AMAL FOUNDATION & ESRAT
Esrat Karim Eve, founder of the Amal Foundation, used to be a meek youngster back in the day. She claims to have been an introvert with social anxiety.
"I only discovered my full potential after joining Dhaka University and staying away from my parents. Before that, I remember not being able to fill a glass of water from the jar. I had to be helped," claimed the Forbes acknowledged social worker.
During the interview, Karim also shed light on the name 'Amal' — an Arabic term meaning 'hope' and was the base of the establishment initiated by her.
"Amal Foundation works in four sectors, namely education, health, emergency response, and women's empowerment. We work in remote riverine islands of the north, with displaced communities and numerous slums of the capital, dealing with everyday issues like sexual harassment to providing mental health support," disclosed Karim.
This journey was not easy at all. Being shy, she did not know how to express her feelings, but here she is now, helping so many people through an organisation she initiated from scratch.
So, how did it all come into being?
After D.U., Karim went on to study abroad for her master's degree and there, she acquired a huge amount of mentorship and courage from her teachers.
"The best thing I ever did to build on my aspirations was an internship at the Bill and Melinda Gates Foundation and this very opportunity showed me the light at the end of the tunnel! I knew what I wanted to do with my life… I just knew," said Karim.
After that, it was a long road for her since she decided to return to Bangladesh and contribute to the welfare of the country — one that she was particularly fond of.
"The road wasn't easy at all! I returned in 2014, with little clue as to how to begin work with the foundation. With no support system back here, I struggled with depression. Then, things worked out slowly, as a few junior friends began to help me with my objective and I started working on small projects. And since those preliminary days, I never had to look back again" Karim said.
Inquired about her recent stint with Forbes Magazine, Esrat Karim shied a little, but was clear-cut in portraying that the accomplishment was a team effort rather than her own.
"Forbes recognised me because of Amal Foundation, but this social organisation would have been nowhere without the hard work of the members, beneficiaries and even my family's support," recalled Karim.
She added that success or recognition is never easy; and that it only comes after a whole lot of hard work.
JHAKANAKA & RABA KHAN
Another name that pops up while discussing the 30 under 30 Asia class of 2020 list with Forbes Magazine is Raba Khan, the famous female satire artist of Dhaka.
We spoke to Raba Khan about her recent recognition and the unprecedented backlash she received; and she surely had a lot on her mind.
"Back in 2014, there was a boom in online based YouTubers, my favourite being Lilly Singh. Getting inspired by her satires, I wanted to do something similar in Bangladesh. My antics began with a tripod, a camera and my brothers' video editing skills," reminisced Khan.
From then, till now, Khan has taken part in myriad videos, mostly socially relevant satires. She boasts about her fans being able to relate to the content because they deal with topics ranging from body shaming to modern relationships.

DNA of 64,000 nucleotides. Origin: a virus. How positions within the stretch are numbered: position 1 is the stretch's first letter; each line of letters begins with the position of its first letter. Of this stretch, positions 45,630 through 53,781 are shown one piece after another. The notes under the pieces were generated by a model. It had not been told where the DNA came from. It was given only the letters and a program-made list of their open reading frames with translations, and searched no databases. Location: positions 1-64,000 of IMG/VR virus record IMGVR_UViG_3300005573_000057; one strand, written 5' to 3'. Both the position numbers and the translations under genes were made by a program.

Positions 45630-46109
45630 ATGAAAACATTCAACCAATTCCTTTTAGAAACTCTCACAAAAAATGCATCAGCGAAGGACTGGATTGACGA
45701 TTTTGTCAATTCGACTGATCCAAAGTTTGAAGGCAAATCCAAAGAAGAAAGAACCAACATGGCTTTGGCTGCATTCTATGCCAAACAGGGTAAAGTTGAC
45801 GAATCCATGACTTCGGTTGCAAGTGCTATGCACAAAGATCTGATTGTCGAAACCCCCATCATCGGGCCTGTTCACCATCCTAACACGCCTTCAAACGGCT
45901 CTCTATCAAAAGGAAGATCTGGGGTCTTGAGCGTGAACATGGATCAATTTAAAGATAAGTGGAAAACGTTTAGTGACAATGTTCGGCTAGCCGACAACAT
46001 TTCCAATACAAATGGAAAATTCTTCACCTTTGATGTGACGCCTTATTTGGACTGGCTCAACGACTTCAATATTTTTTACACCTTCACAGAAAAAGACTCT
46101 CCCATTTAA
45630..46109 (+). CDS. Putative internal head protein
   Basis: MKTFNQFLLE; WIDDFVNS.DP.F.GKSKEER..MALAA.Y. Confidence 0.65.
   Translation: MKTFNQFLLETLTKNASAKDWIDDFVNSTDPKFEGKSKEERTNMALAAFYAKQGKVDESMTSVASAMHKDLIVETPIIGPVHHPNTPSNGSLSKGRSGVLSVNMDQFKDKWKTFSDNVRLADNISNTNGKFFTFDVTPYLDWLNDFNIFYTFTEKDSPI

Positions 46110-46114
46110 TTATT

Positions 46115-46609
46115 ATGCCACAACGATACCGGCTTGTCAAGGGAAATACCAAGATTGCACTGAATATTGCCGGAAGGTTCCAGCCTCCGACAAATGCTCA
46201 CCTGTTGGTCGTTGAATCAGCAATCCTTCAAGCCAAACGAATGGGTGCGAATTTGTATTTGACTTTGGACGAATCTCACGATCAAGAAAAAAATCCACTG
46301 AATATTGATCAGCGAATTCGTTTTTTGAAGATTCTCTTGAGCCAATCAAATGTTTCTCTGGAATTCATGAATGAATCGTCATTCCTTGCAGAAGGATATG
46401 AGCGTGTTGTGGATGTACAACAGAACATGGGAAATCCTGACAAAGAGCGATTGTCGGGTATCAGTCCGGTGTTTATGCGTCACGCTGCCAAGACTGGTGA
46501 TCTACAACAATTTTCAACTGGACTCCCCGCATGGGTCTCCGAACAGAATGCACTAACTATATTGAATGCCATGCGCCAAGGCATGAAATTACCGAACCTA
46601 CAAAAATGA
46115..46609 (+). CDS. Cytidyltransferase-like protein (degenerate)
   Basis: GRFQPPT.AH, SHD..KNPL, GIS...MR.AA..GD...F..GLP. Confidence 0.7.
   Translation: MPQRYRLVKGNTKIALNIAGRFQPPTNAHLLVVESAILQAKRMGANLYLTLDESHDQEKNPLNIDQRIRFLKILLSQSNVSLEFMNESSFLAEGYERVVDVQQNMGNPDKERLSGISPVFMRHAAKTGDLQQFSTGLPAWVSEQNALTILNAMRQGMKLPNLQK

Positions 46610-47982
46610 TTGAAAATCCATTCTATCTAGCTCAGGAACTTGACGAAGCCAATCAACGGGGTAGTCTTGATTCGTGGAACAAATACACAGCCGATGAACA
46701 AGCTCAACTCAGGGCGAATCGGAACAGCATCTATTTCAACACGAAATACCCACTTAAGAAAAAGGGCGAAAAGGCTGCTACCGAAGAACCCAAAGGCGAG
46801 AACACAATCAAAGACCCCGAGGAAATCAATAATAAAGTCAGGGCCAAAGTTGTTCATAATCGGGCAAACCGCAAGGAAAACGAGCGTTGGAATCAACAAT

"Dealing with negative attitude in a positive light is what I do best. My methods may be light and funny, but they actually bear a subtle hint to the prevalent cynicism and how it's time we changed and became better human beings," she added.
Khan's online contents are famously termed as the Jhakanaka Project, which she claims has been influenced by her childhood friends, who used to call her by that name since she was always a bit 'blingy with an over-the-top sense of style.'
"I was borderline tacky – I will admit that," said Khan unabashedly.
The Jhakanaka Project inspired her to ultimately initiate the JKNK merchandise and fashion line.
"I always wanted to have my own fashion line. It's very simple actually; I do my own styling and when people like it, I suggest where and how to get it. If they still want my help on this, then I suggest that they place an order at JKNK and then we make it for them," said the trendsetting satire artist.
When we wanted to know what Raba Khan stood for, she promptly replied, "Raba Khan is a brand, she is also a hard-working individual who has been able to set precedence to the satire world of Bangladesh, that women can also be funny and equally successful."
There's a whole lot of misinformation doing the rounds recently that Raba Khan only managed to be on the cover of Forbes because of her PR agency.
"I'd just like to tell them that I am my own PR, and completely self-made. While you have the chance to criticise as much as you want, I won't pay any heed to it, if it's not constructive. Tell me how I can better myself, I will listen, and try to become something bigger and better," said the superbly confident lady.
To end on an optimistic note, both Karim and Khan suggested that young Bangladeshis trying to make a difference in the world apply for international and global recognition in order to boost self-esteem and make our country renowned in the worldwide arena.
While recognitions may help to strengthen one's ground, it is also the process to make aspirations bigger and responsibilities higher. Today, Bangladeshis expect more from these two talented individuals and others who were acknowledged before them.
It is for them and future personalities that we expect a prosperous tomorrow.
Photo Courtesy: Esrat Karim Eve and Raba Khan